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ACTRESS AZD gets 8.5/10

Ninja Tune/ Inertia


AZD (pronounced Azid) is the fifth album from Actress, aka British producer Darren Cunningham, an IDM artist capable of creating soundscapes that range from floor-filling dance tracks to intricate, beatless instrumentals of profound, delicate beauty. A key to the Actress vision is a minimalist and atmospheric layering of moving sound elements, with an attention to detail in the production that brings a bright gloss to the melodies that sit atop the beats (if present). Indeed, it is Cunningham’s proven ability to find open-ended, intriguing melodies that keeps the Actress project vibrant nearly a decade after the first album Hazyville was released in 2008. The bright gloss of the high-end sounds suits the delicate and organic feel of the melodies that arise from the grainier, dirtier soil of the underlying beats and static-like ambient noises that tend to permeate the tracks.

After a three year gap when we thought another Actress album may never come (Cunningham himself mooted 2014’s Ghettoville might signal the end of the project), AZD brings to fruition many of Actress’ disparate techniques and styles into a satisfying whole. But as with previous efforts, despite the lock-step of some of the beats and precisely repeating motifs, listeners can be expected to be taken on a journey that doesn’t always follow a straight line. The artwork of AZD features a highly polished chrome robotic hand on top of Cunningham’s, evoking the ghost in the machine, similar to how Actress draws on both heart-tugging melodies with laser-sharp beat science to achieve its ends.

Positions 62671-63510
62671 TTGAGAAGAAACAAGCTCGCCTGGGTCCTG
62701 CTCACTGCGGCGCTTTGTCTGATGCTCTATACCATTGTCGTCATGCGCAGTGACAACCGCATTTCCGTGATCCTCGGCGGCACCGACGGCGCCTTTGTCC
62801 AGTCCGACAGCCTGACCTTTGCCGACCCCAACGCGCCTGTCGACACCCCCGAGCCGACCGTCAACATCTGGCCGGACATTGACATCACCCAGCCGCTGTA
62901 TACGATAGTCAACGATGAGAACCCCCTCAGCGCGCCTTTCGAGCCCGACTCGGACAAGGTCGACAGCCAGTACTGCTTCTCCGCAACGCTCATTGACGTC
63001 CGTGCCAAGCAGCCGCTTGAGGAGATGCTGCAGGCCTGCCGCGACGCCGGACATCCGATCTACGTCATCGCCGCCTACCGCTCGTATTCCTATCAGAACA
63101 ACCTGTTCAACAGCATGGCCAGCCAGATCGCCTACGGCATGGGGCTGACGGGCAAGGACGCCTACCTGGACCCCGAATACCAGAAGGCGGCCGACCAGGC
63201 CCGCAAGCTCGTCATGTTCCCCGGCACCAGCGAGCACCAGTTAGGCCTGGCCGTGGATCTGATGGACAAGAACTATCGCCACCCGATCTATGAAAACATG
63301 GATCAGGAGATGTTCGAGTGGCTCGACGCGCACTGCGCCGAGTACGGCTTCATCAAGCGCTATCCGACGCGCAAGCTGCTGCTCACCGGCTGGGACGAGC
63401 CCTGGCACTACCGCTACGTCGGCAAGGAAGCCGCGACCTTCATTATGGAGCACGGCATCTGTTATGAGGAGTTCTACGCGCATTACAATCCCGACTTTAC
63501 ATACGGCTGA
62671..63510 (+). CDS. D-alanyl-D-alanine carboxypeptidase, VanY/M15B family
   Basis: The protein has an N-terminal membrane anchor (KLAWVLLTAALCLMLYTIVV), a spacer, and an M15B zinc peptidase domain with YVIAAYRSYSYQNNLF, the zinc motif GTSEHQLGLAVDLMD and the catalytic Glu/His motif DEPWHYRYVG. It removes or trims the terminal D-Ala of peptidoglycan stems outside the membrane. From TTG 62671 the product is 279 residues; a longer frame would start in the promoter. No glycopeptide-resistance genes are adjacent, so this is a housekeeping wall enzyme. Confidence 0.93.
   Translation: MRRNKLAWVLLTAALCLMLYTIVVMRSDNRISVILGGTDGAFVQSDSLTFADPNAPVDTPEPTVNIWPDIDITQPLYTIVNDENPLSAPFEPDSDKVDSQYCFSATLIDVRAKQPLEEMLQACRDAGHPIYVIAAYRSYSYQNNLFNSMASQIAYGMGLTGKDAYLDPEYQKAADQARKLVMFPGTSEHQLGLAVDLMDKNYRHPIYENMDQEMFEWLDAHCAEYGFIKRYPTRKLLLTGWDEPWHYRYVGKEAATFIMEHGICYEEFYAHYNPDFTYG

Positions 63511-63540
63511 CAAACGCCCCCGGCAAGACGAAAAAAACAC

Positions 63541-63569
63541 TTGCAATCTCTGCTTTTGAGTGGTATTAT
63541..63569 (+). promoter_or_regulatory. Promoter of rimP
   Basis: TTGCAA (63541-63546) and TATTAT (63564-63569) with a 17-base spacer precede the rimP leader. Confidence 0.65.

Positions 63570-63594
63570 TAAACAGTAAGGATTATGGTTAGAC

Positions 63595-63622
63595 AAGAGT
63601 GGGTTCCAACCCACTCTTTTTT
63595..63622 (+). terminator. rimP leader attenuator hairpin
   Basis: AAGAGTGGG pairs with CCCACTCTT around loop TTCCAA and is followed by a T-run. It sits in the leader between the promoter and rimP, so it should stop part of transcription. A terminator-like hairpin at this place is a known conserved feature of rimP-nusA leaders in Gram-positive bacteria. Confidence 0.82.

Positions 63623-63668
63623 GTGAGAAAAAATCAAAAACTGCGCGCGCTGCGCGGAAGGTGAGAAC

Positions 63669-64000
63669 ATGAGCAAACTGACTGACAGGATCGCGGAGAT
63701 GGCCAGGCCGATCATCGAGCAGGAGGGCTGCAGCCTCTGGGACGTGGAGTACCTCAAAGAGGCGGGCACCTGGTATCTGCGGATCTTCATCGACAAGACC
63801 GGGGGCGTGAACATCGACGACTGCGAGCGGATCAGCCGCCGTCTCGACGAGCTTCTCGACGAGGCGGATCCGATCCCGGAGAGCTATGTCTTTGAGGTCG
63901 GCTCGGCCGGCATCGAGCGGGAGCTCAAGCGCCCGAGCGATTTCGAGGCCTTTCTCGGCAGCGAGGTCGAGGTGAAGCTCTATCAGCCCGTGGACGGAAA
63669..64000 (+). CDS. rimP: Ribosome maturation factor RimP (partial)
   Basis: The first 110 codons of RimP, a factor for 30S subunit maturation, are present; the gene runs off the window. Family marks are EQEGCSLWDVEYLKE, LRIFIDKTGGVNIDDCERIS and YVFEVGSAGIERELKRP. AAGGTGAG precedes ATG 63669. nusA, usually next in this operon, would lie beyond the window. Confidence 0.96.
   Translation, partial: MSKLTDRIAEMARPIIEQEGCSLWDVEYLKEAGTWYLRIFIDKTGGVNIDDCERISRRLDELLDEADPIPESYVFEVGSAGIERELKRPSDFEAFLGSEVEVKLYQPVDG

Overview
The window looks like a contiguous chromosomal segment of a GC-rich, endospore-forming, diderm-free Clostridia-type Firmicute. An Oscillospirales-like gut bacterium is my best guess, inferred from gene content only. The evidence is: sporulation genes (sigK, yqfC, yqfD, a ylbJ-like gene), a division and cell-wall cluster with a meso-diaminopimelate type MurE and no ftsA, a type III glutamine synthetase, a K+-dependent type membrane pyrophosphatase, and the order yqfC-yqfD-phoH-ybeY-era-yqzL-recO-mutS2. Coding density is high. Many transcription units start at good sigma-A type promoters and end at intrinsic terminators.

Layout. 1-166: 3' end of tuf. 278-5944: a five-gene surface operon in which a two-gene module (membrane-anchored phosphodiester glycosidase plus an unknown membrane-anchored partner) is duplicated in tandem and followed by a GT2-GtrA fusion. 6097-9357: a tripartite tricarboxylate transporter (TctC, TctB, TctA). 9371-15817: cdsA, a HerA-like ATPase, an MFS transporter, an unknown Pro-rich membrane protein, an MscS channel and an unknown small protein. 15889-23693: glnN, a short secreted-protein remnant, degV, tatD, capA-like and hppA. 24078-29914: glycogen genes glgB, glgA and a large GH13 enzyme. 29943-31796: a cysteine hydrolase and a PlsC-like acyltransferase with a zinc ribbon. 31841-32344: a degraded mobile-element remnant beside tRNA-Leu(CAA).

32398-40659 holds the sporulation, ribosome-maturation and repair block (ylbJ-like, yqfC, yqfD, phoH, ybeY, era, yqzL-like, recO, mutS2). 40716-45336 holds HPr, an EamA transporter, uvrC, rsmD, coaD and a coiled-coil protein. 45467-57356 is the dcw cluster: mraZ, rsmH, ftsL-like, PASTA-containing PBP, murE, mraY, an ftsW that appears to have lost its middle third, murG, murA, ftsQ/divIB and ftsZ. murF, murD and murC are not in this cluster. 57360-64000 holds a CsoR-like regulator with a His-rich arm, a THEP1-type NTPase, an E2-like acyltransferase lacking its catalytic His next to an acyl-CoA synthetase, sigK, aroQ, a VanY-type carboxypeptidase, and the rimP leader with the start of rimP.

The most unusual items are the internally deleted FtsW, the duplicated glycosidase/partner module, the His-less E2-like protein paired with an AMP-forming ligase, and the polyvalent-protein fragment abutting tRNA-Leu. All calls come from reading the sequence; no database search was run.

AZD sees Actress return to more toe-tapping form after the murky, darker experiments of triple-LP Ghettoville. Following the back-to-back critical success of breakout album Splashz (2010) and the more tone poem-styled R.I.P. (2012), Ghettoville frustrated many fans who were not expecting to be taken down the dark back alleys of a dystopian world painted largely in blacks and greys and with few signs of the more driving, danceable tracks of the previous albums (although when the rays of sunshine did manage to penetrate the gloom, they were more beautiful because of the overall darkness).

This kind of sudden change of direction ‘mid-art’, however, has been characteristic of Cunningham’s approach at several levels. Track sequences on albums appear to be thoughtfully arranged, even if they don’t necessarily follow a linear path and change widely from album to album, such as R.I.P.’s short melodic tracks on the first half, concluding with some of Actress’s best beat-driven tracks on the second half. Zooming in further, tracks within an album can range from monolithic slabs of sound to others where at the conclusion it is difficult to recall the beginning owing to the introduction of numerous musical and percussive elements that gradually morph the track into something quite different as it moves along.

After the short bright opening instrumental Nimbus, the album begins with a series of tracks locked on to repetitive beats, basslines and melodies. Untitled 7 presents contrasting ascending basslines and staccato laser-beam like loops for over three minutes until a steady 4/4 beat kicks in, but the beats only linger for a minute before the melodies break up and the track fades away. Fantasynth and Blue Window follow, also drawing from a simple pallet of a steady beat, simple bass line and open-ended melodies that tend to loop and fold over on themselves. These two tracks barely seem to change for their duration, but it’s a testament to Cunningham’s ability to conjure such interesting and beautiful patterns of interlocking melodic and rhythmic ideas that you hardly notice the time passing. Indeed that is part of their charm – you can visualize the loops like a Mobius strip, endlessly cycling around to please the ears – and eyes for the synaesthetically-inclined.